2. Hi. .came to know about this blog.hilarious and worth reading. I m a newcomer in this field, medicine,.completed my education and now planning to plung into sea of residency.can u help me regrading this. .how it vl b to go for emergency medicine? Which one is good emergency medicine r cardiac surgery? ?regards. .Dr irfan

  3. Greetings. I arrived here though a route almost completely unrelated to your writing and what you wrote about. I came here from a link someone gave to your AMCAS Statement satire (which many found quite hilarious) and whilst I am not familiar enough with the subject to fully appreciate all your jokes about it, I could tell that I at least thought your writing was interesting enough to keep reading. So, I started reading your actual blog entries and I am so glad that I did. No doubt you haven’t even looked at this in years as your last writing was 2012-ish. However, if you DO happen to actually see this comment I would like you to know that I, at least, am VERY curious as to what you think of the current “state of the nation”, where the health field is at NOW with regards to most everything you’ve talked about but mainly the paperwork and the shift to ubiquitous e-records and whether things have seemed to change for the better or if they’ve worsened or if they’ve gone sideways.

    Oh, and on a side note; there was a place where you said something about getting a portable blood-tester like the one the local urgent care had and I JUST watched this documentary on the woman who’s company was responsible for THAT game-changing piece of medical testing equipment which, had it ever actually worked or existed, was pretty impressive. In the end they were never able to deliver a product that actually did what they were saying it did- it DID work, just never correctly and it was never, EVER portable. In fact, in cases like your local rapid care what they may have even ADVERTISED that they had this equipment in house they did NOT and the blood was SENT VIA FED-EX DAILY to their main lab to be run.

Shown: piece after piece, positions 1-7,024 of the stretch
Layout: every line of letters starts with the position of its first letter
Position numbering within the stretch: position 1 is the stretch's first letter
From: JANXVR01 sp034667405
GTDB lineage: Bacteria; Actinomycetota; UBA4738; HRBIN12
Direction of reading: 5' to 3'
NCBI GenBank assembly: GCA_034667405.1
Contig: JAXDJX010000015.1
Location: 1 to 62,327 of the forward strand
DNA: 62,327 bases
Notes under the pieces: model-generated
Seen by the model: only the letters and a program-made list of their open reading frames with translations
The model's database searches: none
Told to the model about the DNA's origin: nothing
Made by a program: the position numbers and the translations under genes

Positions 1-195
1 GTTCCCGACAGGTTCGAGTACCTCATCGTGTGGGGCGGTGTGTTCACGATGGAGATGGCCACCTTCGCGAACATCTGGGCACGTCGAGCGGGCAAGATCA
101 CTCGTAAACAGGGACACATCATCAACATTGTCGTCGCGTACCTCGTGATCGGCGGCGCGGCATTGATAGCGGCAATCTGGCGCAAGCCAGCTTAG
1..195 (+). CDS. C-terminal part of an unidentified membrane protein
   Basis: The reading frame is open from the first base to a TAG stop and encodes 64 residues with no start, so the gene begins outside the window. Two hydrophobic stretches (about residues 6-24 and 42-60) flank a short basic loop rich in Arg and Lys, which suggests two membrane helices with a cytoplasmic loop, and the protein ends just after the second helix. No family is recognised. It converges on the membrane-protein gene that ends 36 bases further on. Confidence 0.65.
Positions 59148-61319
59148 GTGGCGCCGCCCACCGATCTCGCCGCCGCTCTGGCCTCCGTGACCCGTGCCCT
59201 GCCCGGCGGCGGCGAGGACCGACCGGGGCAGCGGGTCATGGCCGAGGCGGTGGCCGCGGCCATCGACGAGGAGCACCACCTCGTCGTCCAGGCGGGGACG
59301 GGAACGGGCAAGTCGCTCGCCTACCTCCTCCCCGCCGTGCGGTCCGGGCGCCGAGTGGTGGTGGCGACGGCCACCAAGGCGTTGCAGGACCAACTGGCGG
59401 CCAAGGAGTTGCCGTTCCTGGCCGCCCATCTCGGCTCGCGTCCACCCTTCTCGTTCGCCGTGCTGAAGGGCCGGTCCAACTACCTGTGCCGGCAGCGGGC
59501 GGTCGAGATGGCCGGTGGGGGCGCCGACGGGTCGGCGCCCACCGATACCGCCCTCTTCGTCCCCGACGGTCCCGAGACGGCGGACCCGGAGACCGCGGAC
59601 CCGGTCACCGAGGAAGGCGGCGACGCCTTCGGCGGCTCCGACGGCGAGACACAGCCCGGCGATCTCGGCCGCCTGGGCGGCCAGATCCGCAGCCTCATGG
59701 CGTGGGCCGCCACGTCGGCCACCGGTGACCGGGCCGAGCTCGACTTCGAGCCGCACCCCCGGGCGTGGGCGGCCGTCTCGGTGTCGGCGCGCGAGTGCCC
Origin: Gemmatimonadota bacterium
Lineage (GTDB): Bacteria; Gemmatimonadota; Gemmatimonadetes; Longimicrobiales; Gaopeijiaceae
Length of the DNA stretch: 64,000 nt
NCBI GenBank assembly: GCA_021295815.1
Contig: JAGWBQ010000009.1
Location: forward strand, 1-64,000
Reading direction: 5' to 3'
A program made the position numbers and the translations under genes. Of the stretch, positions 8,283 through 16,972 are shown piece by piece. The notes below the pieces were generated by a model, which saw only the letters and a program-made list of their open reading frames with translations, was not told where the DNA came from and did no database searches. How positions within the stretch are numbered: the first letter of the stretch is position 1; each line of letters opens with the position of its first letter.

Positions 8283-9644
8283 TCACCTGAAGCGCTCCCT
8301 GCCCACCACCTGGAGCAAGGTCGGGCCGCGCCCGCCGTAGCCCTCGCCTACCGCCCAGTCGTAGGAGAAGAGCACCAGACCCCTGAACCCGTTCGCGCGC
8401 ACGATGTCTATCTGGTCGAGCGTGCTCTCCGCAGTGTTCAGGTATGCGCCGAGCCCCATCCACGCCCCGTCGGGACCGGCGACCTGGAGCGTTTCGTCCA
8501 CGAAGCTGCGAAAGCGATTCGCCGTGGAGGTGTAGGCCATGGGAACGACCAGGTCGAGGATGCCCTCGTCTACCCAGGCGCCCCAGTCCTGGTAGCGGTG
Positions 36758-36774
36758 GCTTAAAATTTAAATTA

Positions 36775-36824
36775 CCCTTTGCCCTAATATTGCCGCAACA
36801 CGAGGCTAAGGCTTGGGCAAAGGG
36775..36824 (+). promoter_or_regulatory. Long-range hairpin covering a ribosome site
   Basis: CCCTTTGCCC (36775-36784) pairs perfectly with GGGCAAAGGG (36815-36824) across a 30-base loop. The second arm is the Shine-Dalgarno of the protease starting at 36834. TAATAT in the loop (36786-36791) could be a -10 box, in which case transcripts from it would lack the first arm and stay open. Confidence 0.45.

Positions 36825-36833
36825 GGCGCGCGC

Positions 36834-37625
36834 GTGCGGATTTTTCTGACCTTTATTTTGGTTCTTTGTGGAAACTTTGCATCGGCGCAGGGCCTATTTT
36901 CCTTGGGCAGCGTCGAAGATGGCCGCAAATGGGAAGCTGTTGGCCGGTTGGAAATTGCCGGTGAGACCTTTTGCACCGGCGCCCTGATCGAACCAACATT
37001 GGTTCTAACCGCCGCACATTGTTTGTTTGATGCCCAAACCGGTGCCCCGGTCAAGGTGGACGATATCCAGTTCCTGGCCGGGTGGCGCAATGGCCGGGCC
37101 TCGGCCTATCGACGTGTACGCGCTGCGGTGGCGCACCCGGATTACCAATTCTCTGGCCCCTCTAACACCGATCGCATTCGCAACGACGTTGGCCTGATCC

4. Greetings,

    I have come to know this blog just like Ron K, through a social website used mainly to ease myself into sleeping – and now it’s 3 AM. Initially I didn’t think about writing a reply because I have the exact same thoughts as Ron K the Reddit fellow, and I couldn’t have written as nicely and crisply as him, for English isn’t my first language.

    But still, I want to write to to tell you that your blog is really great, and I truly appreciate the time and effort you put in it. It is a little late to say so, and 7 years ago many other people must have already told you that. I’m not even someone who works in a hospital, just a junior researcher bored of academia thinking it’s too late to start studying Medicine.

    Thank you for working to make changes to other’s lives and I wish the best for you.

  5. Fantastic blog. Also came here from Reddit and ended up reading Every Single Post over the course of the afternoon. I’m a dermatologist in private practice for almost a decade. Your blog brought back many memories, and also made me appreciate my situation. Zero contact with hospitals, patients that are mostly nice and appreciative (every field has their difficult patients; dermatology has “delusions of parasitosis”), and higher compensation than I fairly deserve. The charting still sucks despite it all being done for me by MAs, but I’m responsible for finalizing and signing. Sorry to hear about your divorce – in retrospect, it seemed eerily foreshadowed when you mentioned not having anything left for your wife after coming home from each shift. Here’s hoping that the Reddit swarm inspires you to post an update, or better yet, resume the blog.